Academic programs come and go, Erickson gets raise by BOT

Academic+programs+come+and+go%2C+Erickson+gets+raise+by+BOT

Winter Keefer

During the end of the semester NMU Board of Trustees Meeting on May 5, the board voted on increases in tuition and an executive committee’s recommendation to amend President Fritz Erickson’s contract.

For full-time undergraduate students, tuition will be $5,280.50 per semester with an increase of $237.50 per semester from last year. Nonresident undergraduate tuition will increase by the same amount and graduate tuition will increase by $24 per credit hour. Course fees will not increase.

Vice President for Finance and Administration Gavin Leach said in the meeting that this increase would keep NMU with the second lowest combined tuition and fees of Michigan universities.
“In my estimation, this is a very moderate increase for us,” Leach said.

The recommendation to amend President Fritz Erickson’s contract gained unanimous approval, with several trustees expressing their support for the direction they have seen the university heading.
Erickson’s salary will increase by 5 percent and his contract will be extended by one year, now ending in June of 2020. Erickson’s deferred compensation was increased by $15,000 per year for the first two years, with another $35,000 the final year if Erickson remains at NMU to the end of his contract.

Chair of the board Scott Holman presented the amendment of Erickson’s contract.

“The confidence that the board has in the president and the work he has done in providing a great creative innovation will result in a good transition, a good future for the university,” Holman said.

During the meeting, the board also approved the addition and deletion of academic programs. They approved to add bachelor degrees in applied workplace leadership, embedded systems and anthropology. Associate degrees were approved in paralegal and insurance/risk management as well as certificates in assistant behavior analysis, automotive maintenance and manicure.

Deleted programs included bachelor’s degrees in psychology/grad school preparation, athletic training, public administration interdisciplinary, art history, early childhood and accounting/financial planning, associate degrees in applied child development and graduate certificates in public management.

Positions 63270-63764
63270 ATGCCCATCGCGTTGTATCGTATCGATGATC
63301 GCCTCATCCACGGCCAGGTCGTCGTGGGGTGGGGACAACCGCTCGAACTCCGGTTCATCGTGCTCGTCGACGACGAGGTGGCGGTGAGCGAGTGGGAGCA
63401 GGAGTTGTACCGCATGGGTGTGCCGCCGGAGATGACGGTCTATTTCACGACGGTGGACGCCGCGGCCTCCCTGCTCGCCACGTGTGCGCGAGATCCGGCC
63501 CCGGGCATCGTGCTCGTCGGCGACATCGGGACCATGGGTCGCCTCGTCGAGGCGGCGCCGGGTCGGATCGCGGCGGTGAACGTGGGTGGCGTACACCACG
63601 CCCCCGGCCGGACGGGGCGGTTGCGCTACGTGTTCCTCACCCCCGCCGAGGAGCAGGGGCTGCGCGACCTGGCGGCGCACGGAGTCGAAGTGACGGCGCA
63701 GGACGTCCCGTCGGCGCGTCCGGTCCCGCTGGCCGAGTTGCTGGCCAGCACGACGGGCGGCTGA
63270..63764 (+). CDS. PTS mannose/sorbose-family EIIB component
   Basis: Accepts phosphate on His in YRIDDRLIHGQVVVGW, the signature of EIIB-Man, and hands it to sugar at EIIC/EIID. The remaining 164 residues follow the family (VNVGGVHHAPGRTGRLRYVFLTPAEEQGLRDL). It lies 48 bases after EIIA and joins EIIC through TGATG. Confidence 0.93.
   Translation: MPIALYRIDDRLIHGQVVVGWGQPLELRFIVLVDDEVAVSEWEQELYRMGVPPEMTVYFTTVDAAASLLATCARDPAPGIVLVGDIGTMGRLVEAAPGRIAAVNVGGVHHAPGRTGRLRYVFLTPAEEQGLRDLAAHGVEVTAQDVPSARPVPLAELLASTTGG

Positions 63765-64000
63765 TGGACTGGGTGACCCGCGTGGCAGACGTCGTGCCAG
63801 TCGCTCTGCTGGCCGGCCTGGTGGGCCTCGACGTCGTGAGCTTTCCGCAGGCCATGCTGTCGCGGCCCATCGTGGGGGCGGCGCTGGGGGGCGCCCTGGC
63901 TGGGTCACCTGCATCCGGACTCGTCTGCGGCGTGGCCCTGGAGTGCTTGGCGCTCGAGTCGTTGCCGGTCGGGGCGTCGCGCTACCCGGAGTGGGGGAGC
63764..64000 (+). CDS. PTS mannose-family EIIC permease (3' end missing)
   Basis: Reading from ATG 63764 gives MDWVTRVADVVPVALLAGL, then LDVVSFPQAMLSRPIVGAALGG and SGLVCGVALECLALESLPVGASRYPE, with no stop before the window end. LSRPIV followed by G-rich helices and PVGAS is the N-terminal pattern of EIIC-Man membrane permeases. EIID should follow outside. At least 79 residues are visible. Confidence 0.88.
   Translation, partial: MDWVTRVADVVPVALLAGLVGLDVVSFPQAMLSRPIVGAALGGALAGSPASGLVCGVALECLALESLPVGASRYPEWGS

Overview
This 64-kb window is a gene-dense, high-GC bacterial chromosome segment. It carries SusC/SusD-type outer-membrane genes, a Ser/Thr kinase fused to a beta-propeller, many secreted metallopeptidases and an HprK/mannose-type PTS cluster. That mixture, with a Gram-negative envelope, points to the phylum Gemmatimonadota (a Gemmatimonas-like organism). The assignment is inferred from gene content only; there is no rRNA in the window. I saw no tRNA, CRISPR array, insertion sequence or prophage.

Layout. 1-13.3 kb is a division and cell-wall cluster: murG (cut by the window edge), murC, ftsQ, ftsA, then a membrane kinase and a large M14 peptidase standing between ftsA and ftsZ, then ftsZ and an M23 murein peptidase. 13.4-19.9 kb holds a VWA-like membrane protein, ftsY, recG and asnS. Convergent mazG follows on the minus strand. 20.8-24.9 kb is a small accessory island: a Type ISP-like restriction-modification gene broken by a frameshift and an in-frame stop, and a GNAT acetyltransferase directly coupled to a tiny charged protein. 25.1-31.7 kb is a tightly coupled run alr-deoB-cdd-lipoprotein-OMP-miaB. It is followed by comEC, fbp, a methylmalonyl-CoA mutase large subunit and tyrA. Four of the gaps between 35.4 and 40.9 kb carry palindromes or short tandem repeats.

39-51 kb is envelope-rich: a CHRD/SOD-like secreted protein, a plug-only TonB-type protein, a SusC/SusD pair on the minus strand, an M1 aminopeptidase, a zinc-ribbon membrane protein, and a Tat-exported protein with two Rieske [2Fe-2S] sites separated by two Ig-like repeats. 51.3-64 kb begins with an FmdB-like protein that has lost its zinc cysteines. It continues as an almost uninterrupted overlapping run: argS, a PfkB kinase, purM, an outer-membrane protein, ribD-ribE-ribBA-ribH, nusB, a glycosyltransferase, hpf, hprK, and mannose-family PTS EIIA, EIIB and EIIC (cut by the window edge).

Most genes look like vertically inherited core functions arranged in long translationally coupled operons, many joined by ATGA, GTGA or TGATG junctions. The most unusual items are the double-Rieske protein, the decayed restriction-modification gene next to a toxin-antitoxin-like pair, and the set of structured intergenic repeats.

Additionally, representatives of ASNMU provided an update on the group’s initiatives including the proposal of a student activity fee referendum. Representatives also asked for the board to consider the formal acknowledgement of Indigenous People’s Day on campus.

Member of the Sustainability Advisory Committee and communications studies professor Jess Thompson also provided an update on the actions of the Sustainability Committee in its first year after its creation in the fall of 2016.

“This is a place where sustainability is already part of so much we do,” Thompson said.

Thompson proposed a fully staffed Center for Sustainability after the committee’s thorough assessments of campus showed that many areas of the university were interested in improving sustainability in need of a focused goal and centralized location.

“This would be a physical space with a director coordinator, administrative support to help coordinate all of the various efforts across campus,”
Thompson said.

The expansion of NMU’s Educational Access Network (EAN) to provide broadband to communities across the Upper Peninsula was discussed during the meeting as an example of the universities push to further innovation.

Vice President of Extended Learning and Community Engagement Steve VandenAvond said the EAN will reach areas in the Upper Peninsula with a high need for broadband.

“This hasn’t been done before. This is a game changer.”